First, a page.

Review: Margaret Olley: A Generous Life

The Queensland Gallery of Modern Art (GOMA) honours the life and work of one of Australia’s most renowned painters in its latest exhibition.


Born in Lismore, but a true Queenslander at heart, Margaret Olley established herself in the mid-20th century art world with her beautiful use of colour and technique.

Her favourite subjects were often the mundane features of everyday life such as flowers, food and mismatched pottery.

She was the recipient of the Mosman Art Prize in 1947 and has influenced the work of Australian greats such as William Dobell and Archibald prize winner Ben Quilty.

Our view:

Olley’s still-life oil paintings are steeped in Australiana symbolism and create a nostalgic longing for Queensland summers spent in the backyard, picking flowers and enjoy lazy afternoon teas. Her time at Somerville House and in the suburbs of Brisbane are reflected in the vibrant yellows, reds and oranges central to her work.

Every flower creates a unique ‘conversation’ between painter and viewer that cannot be defined or replicated. A trip down memory lane is never complete without red hibiscuses and orange nasturtiums.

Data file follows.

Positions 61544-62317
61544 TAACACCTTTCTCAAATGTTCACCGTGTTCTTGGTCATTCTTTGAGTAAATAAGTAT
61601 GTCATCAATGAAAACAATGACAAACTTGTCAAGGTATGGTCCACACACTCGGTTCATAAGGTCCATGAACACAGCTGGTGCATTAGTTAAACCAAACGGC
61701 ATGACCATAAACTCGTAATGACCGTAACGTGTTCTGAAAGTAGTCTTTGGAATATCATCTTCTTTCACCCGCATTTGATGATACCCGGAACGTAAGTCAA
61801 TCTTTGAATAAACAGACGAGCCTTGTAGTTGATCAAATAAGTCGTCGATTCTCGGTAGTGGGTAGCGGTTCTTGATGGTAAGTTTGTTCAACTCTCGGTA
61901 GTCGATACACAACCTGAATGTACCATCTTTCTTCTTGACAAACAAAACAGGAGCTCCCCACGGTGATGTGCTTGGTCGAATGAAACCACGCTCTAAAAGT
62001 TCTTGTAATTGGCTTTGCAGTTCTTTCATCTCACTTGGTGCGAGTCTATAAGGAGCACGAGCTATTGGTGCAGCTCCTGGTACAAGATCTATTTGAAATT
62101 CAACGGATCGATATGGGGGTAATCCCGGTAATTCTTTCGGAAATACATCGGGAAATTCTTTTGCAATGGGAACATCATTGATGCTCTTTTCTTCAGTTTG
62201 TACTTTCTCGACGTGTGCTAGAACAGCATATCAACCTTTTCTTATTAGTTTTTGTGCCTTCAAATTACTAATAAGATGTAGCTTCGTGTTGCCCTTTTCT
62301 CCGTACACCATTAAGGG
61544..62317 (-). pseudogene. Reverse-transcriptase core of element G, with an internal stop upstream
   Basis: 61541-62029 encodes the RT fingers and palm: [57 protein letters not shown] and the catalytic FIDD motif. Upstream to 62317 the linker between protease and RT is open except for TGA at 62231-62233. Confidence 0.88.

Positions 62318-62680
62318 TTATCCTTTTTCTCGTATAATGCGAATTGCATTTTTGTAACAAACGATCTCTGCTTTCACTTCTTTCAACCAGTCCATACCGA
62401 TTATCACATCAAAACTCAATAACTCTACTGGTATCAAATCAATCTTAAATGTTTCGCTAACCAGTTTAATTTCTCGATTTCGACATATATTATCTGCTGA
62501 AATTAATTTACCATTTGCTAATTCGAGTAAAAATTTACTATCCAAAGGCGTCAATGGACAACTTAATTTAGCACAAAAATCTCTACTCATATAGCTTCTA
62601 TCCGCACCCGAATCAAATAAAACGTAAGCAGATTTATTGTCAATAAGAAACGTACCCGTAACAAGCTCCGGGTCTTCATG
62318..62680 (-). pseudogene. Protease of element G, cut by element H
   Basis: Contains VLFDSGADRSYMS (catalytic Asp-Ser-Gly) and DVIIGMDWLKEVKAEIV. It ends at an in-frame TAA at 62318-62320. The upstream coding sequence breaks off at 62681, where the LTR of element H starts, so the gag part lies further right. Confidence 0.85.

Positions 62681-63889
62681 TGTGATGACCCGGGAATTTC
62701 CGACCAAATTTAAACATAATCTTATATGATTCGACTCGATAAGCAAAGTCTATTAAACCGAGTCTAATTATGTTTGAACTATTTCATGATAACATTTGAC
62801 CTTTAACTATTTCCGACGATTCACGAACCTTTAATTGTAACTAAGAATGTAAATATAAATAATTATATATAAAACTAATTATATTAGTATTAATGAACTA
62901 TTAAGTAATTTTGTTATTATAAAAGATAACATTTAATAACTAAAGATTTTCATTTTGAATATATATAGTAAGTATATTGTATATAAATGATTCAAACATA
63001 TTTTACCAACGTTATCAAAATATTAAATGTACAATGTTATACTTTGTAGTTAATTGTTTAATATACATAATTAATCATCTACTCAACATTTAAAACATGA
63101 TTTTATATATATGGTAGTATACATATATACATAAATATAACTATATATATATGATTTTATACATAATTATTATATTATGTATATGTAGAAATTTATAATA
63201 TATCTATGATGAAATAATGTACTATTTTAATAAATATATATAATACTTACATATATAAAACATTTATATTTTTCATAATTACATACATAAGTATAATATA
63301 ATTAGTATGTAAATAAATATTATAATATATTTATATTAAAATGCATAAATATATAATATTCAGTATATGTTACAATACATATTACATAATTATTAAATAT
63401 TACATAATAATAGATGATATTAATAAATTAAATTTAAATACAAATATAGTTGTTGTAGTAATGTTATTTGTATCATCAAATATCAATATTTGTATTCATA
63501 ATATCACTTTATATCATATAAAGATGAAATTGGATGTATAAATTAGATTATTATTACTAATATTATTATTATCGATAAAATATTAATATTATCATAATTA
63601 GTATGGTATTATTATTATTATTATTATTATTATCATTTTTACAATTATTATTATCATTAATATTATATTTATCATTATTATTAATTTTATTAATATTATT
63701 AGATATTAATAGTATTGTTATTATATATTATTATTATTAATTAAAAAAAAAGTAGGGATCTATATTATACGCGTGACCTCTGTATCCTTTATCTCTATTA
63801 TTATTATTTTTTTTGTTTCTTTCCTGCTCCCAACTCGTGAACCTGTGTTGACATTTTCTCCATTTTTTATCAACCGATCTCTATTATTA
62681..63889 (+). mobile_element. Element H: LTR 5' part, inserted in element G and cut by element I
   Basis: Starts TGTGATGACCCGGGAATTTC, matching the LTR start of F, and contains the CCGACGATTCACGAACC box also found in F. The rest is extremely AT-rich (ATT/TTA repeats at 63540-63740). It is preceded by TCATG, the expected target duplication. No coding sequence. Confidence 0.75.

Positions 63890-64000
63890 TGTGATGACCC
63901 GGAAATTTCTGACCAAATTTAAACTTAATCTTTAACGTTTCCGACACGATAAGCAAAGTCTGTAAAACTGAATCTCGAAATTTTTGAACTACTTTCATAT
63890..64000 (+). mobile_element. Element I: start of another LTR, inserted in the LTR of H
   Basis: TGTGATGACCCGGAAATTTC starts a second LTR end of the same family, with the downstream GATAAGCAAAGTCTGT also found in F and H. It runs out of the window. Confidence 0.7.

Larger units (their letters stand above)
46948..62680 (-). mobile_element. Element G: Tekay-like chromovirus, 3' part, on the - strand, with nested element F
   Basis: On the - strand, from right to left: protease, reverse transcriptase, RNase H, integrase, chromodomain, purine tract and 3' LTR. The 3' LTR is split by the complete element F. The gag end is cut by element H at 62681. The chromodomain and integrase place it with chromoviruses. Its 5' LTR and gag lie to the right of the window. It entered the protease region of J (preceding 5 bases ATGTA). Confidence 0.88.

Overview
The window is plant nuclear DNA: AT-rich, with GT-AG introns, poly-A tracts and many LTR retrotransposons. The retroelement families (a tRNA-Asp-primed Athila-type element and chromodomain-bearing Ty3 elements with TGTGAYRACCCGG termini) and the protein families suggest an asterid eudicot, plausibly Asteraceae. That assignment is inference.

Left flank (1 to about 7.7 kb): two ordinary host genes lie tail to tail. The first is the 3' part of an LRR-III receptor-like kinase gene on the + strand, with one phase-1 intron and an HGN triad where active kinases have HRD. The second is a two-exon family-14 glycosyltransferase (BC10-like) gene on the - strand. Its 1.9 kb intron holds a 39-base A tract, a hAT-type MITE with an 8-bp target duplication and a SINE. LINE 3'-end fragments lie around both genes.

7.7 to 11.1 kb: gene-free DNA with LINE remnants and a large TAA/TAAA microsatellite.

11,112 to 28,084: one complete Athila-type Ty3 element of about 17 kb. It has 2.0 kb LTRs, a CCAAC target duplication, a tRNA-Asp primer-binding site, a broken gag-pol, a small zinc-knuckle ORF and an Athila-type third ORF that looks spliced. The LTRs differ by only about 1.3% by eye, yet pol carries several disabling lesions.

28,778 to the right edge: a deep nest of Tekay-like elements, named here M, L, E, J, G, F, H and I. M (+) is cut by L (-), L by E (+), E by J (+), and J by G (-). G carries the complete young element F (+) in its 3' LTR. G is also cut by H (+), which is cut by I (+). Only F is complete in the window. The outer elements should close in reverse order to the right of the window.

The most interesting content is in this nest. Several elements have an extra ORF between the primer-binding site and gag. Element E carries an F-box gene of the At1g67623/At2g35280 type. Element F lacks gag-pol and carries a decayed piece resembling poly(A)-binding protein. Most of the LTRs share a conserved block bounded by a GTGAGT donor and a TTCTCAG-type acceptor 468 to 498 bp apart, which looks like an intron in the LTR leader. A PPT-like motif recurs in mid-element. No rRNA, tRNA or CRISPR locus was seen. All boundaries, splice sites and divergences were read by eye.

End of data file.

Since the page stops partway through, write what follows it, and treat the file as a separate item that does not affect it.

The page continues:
Bananas from the Garden Farndon Margaret Olley painting

Bananas from the garden, Farndon; 1974-75 

GOMA’s sterile atmosphere, however, fails to capture or enhance the comforting Queensland homeliness of her work. The only nod towards the era of Hills Hoists and humid afternoons is the fretwork archways and uninspiring fake flowers. Without the haphazard comfort that a lived in family home brings, Olley’s work is reduced to flowers on the wall.

The biggest standouts of the exhibition are works not even created by Olley but instead painter Ben Quilty. Along the ground floor, the gallery corridor walls feature Quilty’s chalk portraits of Olley in her later years, which perfectly capture the lines and folds of a life lived among the ordinarily beautiful.

Quilty’s other work is his Archibald prize-winning portrait of Olley, created with neutral coloured splashes of highly-texturized oil paint set against a rose pink wall. It is the focal point of the last room and holds viewers for longer than any other piece of work in the gallery – a disservice to the skill of Olley’s work. 

Lemons and oranges Margaret Olley painting

Lemons and oranges; 1964

For those fans of European Impressionism, the exhibition also boasts Banks of the Marne by Paul Cezanne, on loan from the Art Gallery NSW.


Michael Hawker


15 June – 13 October, Gallery of Modern Art
Free admission